MONTREAL — Quebec's political class largely condemned Justin Trudeau's brownface and blackface episodes Thursday, but usual political opponents sprung to the Liberal leader's defence against allegations of racism.
Interim Parti Quebecois Leader Pascal Berube called Trudeau's actions an error in judgment, but also pointed to his track record on inclusiveness and diversity.
"It's a very bad idea in any circumstance .... Since he became prime minister, Mr. Trudeau often shows poor judgment," Berube said. "It's not appropriate. There's never a good context. I'm uncomfortable with it, and always have been."
But he said it doesn't make Trudeau racist.
"It's an error in judgment, because his life is testament to the fight against racism," he said. "I think we can be political adversaries and recognize there's no reason to believe he is (racist), so I believe him."
Bloc Quebecois leader Yves-Francois Blanchet, in his own way, also defended the Liberal leader in comments Wednesday night.
"Justin Trudeau has all the flaws in the world," Blanchet said. "He's certainly not a great prime minister, he may not even qualify for the term competent, but Justin Trudeau is not a racist."
Quebec Liberal Party member Frantz Benjamin, a Haitian-born member of the provincial legislature, recognized the impact the images could have, but noted the Liberal leader apologized.
"I understand firstly, there are those who can feel hurt by these images, but secondly, he apologized, and I believe his apology is sincere," Benjamin told reporters in Quebec City. "I also note Mr. Trudeau during his mandate has worked to unify Canadians instead of dividing them."
In Montreal, Quebec Premier Francois Legault said it was time to turn the page on the controversy.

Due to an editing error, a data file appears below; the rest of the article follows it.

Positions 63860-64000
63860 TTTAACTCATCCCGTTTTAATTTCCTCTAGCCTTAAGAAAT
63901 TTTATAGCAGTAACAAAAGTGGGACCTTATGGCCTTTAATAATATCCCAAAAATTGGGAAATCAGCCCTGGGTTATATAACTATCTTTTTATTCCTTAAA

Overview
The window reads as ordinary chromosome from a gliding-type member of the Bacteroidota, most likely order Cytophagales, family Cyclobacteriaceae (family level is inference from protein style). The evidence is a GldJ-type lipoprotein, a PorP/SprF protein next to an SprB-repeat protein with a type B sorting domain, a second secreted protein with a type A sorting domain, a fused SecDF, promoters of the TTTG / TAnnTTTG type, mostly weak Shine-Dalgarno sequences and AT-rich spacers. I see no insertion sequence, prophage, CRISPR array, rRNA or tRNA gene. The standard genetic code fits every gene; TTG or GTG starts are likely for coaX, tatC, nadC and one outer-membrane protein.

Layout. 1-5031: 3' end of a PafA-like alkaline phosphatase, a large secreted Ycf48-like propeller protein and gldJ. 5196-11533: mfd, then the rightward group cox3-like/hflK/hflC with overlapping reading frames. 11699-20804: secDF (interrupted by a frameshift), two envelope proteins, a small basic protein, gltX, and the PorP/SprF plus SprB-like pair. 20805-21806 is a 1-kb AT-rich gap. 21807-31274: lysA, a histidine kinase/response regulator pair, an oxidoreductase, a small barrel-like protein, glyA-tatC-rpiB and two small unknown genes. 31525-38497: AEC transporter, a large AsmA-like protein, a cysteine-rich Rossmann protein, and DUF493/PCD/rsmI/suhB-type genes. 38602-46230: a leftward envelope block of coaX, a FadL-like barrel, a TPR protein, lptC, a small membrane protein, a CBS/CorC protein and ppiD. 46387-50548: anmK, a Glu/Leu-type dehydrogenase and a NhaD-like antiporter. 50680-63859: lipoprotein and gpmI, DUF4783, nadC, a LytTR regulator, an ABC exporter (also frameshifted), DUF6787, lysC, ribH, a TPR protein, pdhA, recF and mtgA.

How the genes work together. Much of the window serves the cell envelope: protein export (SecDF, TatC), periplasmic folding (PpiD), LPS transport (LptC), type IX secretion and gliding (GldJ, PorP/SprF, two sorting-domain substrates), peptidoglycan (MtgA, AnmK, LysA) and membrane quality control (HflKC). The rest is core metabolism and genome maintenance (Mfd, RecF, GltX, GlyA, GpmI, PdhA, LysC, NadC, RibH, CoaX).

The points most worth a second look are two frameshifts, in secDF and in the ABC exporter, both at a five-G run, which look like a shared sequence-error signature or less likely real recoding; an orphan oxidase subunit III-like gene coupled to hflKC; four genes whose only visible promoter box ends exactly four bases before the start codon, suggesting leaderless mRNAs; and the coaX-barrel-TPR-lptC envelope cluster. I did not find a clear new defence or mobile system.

"I can understand that some people were hurt with these pictures. But Mr. Trudeau said that he was sorry, so we have to talk about something else," Legault said. "It was a bad decision. I think I can understand that people are unhappy. But he said that he was sorry."
Blackface emerged during American minstrel shows in the 1800s, during which white actors painted their faces to portray stereotypical black characters, and the issue has cropped up periodically in Quebec in recent years.
Notably, a short skit during a year-end comic review in December 2014 featured a white actor in black makeup depicting then-Montreal Canadiens defenceman P.K. Subban.
That incident prompted a letter from 100 theatre companies, actors and cultural organizations denouncing the use of a practice with a racist connotation, "independent of what the author intended."
In May 2013, comedian Mario Jean caused a stir when he appeared in black makeup at the 2014 Les Olivier theatre gala, a popular award show, portraying a Quebec comedian of African descent, Boucar Diouf.
That December, the popular Radio-Canada end-of-year program "Bye bye 2013" drew criticism when Joel Legendre portrayed a popular Quebec black entertainer Gregory Charles.
The practice of a white actor being painted black has been denounced as ridiculing and belittling the black community. Some have argued it reappears on the Quebec stage because of an ignorance of history.
But others in Quebec's artistic community have defended the practice and said there is a distinction between historical blackface linked to minstrel shows and the practice of a white actor portraying a person of colour.
This report by The Canadian Press was first published Sept. 19, 2019.
— with files from Christopher Reynolds in Montreal.
Sidhartha Banerjee, The Canadian Press